Anyway, the empty share warning mechanism is there for you to use as you please. If you want to preemptively ban people who get the message that's your decision. But I think detecting an empty share is a good place to draw the line on when to send the message. What's wrong with only sharing 100 files? What if you're only sharing a few of your favorite things? What if I give the user a file number setting as you suggest and they end up setting it much higher?
The truth of it is this: If you're going to share publicly, you have to give up a measure of control. I share publicly, I don't have an empty share warning message, I never check if people downloading from me are sharing anything and I'm happy as a clam. Sometimes you just have to trust that enough people are going to do the right thing. I'm not discounting any of your arguments, I just think the empty share warning mechanism is fine as it is right now.
I use the number of files shared info for something else: If it's a big number, I often decide to browse the files and see if there is something I might like. So it causes me to download more. If a guy shared a lot by a band I like, chances are I can discover other stuff by browsing his files, but I'd only do that with a guy who shares a lot. Maybe it could be incorporated in the "Get user info" dialog?
I don't see why you wouldn't allow your users to display information like filecount and average transfer speed in their buddy list. Isn't that a bit paternalistic?
Anyway, here's another reason to want it displayed, which I think is valid: when filecount and average speed both show 0, it often means that the peer hasn't logged on for a while and is considered "dead" by the server. I want an easy way to detect such users and then decide whether to remove them from my list or not. Also, in some cases I add users to my list because of their filecount or speed; if those numbers change drastically later on, I want to be able to see that at a glance.
If you keep a large buddy list and make much use of it (like I do), then you really need a more comprehensive display of information. It should also be possible to choose by what criterion to sort the buddies. In fact, the sorting should be stable so you can sort first by filecount, then by speed, etc.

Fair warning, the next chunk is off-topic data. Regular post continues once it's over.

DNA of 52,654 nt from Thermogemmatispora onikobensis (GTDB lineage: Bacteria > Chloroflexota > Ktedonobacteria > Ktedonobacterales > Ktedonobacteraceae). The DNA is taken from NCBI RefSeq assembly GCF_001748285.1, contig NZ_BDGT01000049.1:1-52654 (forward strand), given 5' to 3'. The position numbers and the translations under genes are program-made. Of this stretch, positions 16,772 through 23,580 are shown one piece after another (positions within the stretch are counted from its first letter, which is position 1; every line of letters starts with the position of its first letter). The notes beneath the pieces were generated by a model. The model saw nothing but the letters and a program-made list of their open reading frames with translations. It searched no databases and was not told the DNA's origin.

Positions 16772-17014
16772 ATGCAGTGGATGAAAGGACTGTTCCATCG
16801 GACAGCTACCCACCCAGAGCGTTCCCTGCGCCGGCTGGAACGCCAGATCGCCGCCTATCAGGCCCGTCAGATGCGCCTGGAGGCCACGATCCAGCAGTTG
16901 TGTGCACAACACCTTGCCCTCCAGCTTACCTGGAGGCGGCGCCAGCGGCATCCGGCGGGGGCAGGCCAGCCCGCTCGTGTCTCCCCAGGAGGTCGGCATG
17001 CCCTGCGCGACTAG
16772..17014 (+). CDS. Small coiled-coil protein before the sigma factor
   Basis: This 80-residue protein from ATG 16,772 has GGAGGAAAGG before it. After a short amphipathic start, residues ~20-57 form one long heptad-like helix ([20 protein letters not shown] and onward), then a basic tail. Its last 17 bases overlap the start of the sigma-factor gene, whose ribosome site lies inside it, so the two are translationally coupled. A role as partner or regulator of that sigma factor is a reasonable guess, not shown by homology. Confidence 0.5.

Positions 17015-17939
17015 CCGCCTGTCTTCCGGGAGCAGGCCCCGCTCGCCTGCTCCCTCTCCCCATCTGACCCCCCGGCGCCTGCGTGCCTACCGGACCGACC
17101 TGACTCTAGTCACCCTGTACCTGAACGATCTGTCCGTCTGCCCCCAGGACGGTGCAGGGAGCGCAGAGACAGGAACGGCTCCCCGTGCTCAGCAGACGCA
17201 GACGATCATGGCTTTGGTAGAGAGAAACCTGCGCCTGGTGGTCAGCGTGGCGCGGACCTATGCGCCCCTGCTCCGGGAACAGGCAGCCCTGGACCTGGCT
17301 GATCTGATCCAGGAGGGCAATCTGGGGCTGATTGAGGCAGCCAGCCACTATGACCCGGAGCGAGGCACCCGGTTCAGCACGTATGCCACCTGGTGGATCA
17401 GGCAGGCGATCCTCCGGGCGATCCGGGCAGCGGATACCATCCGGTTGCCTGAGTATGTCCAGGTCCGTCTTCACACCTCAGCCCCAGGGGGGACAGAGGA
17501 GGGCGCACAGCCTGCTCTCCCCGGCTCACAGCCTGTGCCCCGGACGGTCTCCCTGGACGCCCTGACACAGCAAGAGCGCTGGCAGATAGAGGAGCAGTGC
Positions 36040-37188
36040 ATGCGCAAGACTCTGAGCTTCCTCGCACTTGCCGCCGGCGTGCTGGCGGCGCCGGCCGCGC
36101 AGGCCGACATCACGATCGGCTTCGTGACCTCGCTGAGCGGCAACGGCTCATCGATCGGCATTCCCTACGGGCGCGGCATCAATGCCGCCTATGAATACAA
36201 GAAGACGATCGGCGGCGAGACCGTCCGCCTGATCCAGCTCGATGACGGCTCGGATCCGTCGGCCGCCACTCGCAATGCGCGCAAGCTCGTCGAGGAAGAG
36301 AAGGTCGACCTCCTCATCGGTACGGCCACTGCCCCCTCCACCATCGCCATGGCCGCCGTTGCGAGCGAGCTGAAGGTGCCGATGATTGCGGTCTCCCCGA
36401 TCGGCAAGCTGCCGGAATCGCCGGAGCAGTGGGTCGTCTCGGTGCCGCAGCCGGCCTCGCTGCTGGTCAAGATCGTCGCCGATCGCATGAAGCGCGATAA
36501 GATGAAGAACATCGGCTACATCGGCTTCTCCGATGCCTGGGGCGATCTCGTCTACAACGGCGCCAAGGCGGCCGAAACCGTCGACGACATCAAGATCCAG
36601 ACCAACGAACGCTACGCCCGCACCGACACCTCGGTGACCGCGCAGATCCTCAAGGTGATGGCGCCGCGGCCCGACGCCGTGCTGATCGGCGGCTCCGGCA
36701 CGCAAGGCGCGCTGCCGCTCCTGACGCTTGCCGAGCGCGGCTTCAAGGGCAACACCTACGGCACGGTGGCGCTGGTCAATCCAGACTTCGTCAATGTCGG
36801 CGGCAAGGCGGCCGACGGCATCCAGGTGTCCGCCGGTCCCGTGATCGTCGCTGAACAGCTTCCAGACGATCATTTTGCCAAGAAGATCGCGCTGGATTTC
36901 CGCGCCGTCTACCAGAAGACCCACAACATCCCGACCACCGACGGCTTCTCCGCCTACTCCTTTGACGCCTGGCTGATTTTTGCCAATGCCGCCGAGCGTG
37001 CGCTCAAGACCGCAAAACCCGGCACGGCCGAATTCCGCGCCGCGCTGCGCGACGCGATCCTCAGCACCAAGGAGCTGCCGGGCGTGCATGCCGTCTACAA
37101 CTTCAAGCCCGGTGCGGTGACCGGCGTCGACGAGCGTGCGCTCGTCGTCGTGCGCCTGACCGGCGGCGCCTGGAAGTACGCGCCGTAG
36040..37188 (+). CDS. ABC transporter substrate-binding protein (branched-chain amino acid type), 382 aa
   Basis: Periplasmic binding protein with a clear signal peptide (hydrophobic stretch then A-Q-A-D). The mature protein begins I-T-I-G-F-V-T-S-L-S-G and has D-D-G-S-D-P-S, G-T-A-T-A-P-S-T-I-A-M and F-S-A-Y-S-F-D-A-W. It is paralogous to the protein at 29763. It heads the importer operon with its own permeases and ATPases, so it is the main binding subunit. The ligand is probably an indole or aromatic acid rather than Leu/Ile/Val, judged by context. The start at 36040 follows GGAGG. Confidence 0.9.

As you've posted in about twenty different places, I decided I'll concentrate some of my responses in one post. The general points I wish to communicate are:
Of course it's your client, and especially since you're giving it away for free it's totally up to you to decide what's going in and what isn't. My apologies for making it seem like I thought otherwise.
I shouldn't have said "paternalistic". FWIW, the reason was not just that you decided not to implement a feature I like. Rather, from the current thread I was under the impression that you're trying to prevent users from applying certain "reasoning errors" that might be related to filecounts in the user list. I thought that would be overly protective as users might have (valid) reasons to want a feature that you don't know about.
Either way, thanks for reading all of my requests. The fact that I'm posting them now is only because I'm now testing out SoulseekQt, not because I think you should implement them now, so no pressure is intended!
As for the choice Nicotine+ versus SoulseekQt: you guessed right that I'm currently using Nicotine+, and that I like having all the options that are in Nicotine+. However, the Qt client is currently much more actively maintained, and I hope it will become a viable replacement in the future. I'm also looking into iSoul, that's a very neat attempt as well, but it's also less actively maintained than Qt.
No problem! I was reacting more to the idea of paternalism in general than your particular use of it. I do appreciate your enthusiasm and help, and have actually gotten a lot of new stuff added to my to do list as a result of your posts. The only problem is that it's so big now that I can't imagine when I'll be able to get the next build out the door :)
I would miss this option the most. Many of the people on my list update regularly. When you don't display their file counts, how am I supposed to know they've added anything? Sometimes people on my list have no files shared and don't even realize it. I can politely remind them their files are missing. The K/sec column is also missed. Having the country flags in the userlist would be a nice bonus.